On stage, the “Angelus” sequence (cut from the film) begins and ends within seconds. There is a quick glimpse of a roadside chapel set, and then the curtain revolves again to reveal a massive staircase, lined with forty soldiers holding glittering spears. Our hero, Ernest Lane (Nelson), is at the top of the stairs in a blue and silver uniform, singing the dramatic “Every Lover Must Meet His Fate.” Entranced, Dutch-girl Gwen starts up the stairs as officer Ernest descends to meet her. Just as the two are about to meet, a discordant note from the orchestra arouses the soldiers who leap between them in a bristle of spears. Still singing, the lovers are forced apart for a grandly melodramatic curtain. This gentle spoofing of the old-time operetta lets the filmgoer fully enjoy the fine old tunes without fretting about the plot they originally decorated.
The camaraderie backstage is revealed in several incidents. Gwen and the chorus girls excitedly open a telegram announcing that a baby girl has been born to one of the dancers on leave. Gwen instructs the dour stage manager (Hal K. Dawson) that the quota of dancers will be increased to twenty-five when the girl returns in the spring—“and the baby can have my part any time she wants it.” Ernest, striding skillfully between the shifting scenery, is intercepted by the prop man (Jimmy Conlin), who shows him six kittens just born to the theatre cat. Six kittens on the sixth anniversary. Press agent Dink will get the story in every paper in town. Ernest strokes one of the tiny creatures and shakes his head. “Aw, let the lady have her privacy,” he urges.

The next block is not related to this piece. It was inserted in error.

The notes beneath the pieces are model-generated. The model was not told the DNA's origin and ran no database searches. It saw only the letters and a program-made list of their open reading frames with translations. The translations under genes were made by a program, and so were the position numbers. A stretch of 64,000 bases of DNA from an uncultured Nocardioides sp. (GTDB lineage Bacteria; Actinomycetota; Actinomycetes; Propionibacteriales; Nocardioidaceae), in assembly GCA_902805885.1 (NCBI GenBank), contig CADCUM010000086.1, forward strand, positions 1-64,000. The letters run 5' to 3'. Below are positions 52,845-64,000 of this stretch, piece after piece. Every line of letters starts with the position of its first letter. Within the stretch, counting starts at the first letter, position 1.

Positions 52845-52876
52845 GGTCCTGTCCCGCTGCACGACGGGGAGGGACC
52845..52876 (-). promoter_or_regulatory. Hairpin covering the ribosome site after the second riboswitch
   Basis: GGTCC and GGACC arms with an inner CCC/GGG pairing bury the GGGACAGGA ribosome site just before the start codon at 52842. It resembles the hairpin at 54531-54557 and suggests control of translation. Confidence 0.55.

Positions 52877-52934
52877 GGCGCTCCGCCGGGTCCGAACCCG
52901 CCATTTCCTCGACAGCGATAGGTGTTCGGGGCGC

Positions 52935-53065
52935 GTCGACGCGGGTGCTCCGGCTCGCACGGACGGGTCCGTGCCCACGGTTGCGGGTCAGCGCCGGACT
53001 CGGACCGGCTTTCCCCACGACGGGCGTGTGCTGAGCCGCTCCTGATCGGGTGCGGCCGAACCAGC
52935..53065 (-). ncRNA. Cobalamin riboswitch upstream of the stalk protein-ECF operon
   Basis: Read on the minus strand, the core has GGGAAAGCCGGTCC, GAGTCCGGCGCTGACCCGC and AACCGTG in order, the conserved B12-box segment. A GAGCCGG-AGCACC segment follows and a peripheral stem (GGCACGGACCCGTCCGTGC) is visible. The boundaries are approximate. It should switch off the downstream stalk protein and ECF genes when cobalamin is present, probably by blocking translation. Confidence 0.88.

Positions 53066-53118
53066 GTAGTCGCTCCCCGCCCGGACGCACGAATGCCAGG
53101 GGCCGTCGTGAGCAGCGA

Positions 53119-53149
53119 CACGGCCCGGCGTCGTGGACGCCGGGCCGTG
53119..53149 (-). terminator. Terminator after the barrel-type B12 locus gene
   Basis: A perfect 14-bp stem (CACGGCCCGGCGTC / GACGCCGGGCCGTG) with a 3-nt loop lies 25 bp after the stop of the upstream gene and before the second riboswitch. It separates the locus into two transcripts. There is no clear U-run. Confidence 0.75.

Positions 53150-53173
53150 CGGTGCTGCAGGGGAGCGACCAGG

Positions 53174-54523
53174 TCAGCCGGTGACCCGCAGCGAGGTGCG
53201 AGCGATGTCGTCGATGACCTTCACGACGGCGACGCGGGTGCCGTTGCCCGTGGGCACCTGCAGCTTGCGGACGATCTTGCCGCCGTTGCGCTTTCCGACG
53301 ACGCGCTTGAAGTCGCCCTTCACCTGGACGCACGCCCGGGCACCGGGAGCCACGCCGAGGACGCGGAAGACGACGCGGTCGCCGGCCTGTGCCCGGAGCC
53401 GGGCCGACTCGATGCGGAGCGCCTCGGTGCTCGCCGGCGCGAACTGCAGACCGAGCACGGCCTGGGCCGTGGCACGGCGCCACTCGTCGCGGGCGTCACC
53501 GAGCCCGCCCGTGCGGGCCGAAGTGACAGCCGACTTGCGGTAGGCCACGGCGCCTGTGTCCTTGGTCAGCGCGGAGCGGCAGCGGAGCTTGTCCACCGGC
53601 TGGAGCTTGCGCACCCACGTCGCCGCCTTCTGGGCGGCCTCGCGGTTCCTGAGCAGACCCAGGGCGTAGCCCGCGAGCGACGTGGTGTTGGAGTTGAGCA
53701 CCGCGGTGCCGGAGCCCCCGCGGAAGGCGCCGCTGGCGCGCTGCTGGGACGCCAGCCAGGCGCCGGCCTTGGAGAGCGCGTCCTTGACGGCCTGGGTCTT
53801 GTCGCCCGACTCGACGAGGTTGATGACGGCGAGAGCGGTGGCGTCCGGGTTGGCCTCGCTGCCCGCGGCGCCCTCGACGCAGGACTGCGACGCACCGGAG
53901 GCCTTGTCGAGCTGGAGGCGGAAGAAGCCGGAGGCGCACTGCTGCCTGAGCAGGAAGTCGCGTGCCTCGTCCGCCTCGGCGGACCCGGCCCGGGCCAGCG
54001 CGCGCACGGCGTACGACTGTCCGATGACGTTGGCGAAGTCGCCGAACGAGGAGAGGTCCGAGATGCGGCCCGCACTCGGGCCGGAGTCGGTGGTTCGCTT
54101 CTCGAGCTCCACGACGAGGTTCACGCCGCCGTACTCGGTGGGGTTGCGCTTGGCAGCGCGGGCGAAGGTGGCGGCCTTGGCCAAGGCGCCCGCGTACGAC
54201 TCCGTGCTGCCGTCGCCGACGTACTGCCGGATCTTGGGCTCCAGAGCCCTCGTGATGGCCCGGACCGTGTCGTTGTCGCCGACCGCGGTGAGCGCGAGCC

In her realistically cramped and grimy dressing room, Gwen is confronted by her businesslike secretary, Kay Jordan (Florence Rice), who is rattling off a pile of important invitations for parties after the show. Gwen instructs Kay to decline them all. Gwen Marlowe has a very important date. Next door, Ernest Lane also tells Kay he “regrets.” He has a previous engagement that he wouldn’t break for anything in the world. Fortunately Kay has foreseen this development and has already refused the invitations.